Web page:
Some Columbia fire stations might have to close because of a shortage of firefighters, the firefighters lobbying organization said Friday.
That assertion drew a quick reaction from city leaders.
Closing fire stations never has been and never will be an option for this city, city manager Steve Gantt said. They dont run the Columbia Fire Department, he said of the association. Last time I checked, Chief (Aubrey) Jenkins does.
Citing recent figures released by the department that 250 firefighters have left in the past seven years, the Columbia Firefighters Association issued a statement Friday afternoon saying, stations may potentially be closed based on available staffing. This may put the citizens of Columbia and firefighters at risk.
The current staffing, according to the association press release, means the department doesnt have enough firefighters to adequately staff their stations.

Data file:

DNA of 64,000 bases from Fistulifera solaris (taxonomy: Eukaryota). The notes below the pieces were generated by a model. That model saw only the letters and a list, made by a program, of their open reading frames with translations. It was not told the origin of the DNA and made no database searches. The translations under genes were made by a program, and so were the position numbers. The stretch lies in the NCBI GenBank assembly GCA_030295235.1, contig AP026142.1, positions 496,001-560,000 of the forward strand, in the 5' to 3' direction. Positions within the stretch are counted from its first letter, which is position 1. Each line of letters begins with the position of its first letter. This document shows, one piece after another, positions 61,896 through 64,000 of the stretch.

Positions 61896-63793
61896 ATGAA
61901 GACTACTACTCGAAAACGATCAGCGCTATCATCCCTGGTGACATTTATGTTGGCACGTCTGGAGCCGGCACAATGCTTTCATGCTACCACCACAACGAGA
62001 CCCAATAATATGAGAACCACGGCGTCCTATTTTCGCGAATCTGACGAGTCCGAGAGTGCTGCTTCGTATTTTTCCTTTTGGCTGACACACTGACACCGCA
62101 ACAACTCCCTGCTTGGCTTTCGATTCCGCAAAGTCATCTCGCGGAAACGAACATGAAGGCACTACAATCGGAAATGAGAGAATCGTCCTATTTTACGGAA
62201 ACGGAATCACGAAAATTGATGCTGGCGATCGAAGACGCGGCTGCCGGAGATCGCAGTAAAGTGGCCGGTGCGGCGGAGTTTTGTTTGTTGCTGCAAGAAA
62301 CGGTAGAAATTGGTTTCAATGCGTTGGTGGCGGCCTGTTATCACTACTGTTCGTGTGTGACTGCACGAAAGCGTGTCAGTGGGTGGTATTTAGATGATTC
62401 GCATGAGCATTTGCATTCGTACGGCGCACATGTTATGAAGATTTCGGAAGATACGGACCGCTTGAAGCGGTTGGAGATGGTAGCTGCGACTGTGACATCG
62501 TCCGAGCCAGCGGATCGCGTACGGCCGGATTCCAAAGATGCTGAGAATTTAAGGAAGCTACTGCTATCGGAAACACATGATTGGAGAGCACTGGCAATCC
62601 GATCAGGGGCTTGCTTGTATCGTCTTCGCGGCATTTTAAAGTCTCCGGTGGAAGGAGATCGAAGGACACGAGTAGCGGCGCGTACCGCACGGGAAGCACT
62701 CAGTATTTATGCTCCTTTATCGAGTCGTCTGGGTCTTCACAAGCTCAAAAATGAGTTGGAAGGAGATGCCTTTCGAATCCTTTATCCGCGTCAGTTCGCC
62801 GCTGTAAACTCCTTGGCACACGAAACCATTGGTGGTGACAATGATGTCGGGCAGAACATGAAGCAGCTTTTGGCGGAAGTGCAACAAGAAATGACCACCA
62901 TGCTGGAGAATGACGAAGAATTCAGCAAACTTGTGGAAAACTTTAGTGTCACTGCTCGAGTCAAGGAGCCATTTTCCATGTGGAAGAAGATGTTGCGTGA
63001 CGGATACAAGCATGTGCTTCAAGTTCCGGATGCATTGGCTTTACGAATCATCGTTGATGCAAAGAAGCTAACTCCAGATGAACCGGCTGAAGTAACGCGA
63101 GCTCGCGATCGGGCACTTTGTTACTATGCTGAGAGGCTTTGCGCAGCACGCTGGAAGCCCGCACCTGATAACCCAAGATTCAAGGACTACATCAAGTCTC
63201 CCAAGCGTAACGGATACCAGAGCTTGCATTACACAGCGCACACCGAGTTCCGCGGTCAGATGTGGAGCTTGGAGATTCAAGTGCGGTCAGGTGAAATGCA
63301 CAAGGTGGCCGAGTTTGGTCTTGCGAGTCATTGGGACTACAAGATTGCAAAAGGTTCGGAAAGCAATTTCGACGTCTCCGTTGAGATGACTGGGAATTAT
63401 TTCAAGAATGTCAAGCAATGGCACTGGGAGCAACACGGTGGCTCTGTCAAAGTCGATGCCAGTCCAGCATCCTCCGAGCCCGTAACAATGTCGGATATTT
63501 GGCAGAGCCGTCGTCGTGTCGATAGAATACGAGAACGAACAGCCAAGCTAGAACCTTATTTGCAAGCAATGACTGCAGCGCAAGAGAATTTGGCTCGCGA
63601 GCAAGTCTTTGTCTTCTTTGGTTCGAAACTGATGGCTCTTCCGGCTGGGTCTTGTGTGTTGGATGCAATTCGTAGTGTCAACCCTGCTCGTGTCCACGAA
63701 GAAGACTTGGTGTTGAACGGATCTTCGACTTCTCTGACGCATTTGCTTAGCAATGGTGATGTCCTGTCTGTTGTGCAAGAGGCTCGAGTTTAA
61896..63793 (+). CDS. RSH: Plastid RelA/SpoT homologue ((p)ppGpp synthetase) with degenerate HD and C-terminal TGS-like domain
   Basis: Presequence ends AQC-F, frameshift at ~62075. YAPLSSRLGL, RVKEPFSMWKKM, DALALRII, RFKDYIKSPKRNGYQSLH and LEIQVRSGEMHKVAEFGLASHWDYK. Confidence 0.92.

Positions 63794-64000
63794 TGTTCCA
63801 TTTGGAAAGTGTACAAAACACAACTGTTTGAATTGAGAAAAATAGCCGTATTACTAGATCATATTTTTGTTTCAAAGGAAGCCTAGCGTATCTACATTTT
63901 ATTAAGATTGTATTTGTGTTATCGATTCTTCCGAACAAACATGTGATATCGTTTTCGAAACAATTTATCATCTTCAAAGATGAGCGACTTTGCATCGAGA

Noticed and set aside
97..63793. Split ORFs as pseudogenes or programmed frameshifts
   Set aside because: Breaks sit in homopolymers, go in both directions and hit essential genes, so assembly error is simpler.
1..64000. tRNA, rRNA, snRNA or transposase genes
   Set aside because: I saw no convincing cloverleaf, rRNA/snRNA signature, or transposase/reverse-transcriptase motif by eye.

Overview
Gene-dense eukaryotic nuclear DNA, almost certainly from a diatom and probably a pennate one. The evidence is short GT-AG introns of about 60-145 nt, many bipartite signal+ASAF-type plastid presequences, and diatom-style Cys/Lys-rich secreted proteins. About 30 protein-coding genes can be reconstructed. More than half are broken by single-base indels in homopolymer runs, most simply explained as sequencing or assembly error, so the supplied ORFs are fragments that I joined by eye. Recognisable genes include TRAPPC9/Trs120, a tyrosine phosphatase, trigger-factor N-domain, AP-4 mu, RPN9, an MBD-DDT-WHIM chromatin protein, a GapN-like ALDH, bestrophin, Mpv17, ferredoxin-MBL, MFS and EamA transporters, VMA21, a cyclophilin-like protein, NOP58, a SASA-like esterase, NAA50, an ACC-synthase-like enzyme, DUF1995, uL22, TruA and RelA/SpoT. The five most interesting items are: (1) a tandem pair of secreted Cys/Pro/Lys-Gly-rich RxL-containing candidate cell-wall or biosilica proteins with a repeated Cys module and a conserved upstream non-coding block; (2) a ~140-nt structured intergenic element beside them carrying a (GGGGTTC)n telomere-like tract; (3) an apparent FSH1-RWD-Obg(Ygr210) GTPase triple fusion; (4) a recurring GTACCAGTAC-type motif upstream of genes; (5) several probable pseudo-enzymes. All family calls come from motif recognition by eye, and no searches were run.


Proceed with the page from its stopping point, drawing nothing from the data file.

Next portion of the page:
Jenkins said Friday the department has about 395 firefighters, excluding the command staff. The association does not have collective bargaining power with the city.
The association said City Council has known about pay and other complaints for months. Training and then losing firefighters to better paying jobs has cost the city more than $3 million in the past five years, according to the organization.
What more will it take for the city of Columbia to make this happen? the firefighters organization states. A firefighter death, civilian death?
Gantt, in a written response, cited on-the-job improvements the city has made.
In the past two years, the city has added $2.5 million to the departments budget, secured about $2 million in fire safety grants, provided emergency medical training, extended new line-of-duty death benefits and included firefighters in the citys first cost-of-living raise in almost five years for all city employees.
Reach LeBlanc at (803) 771-8664.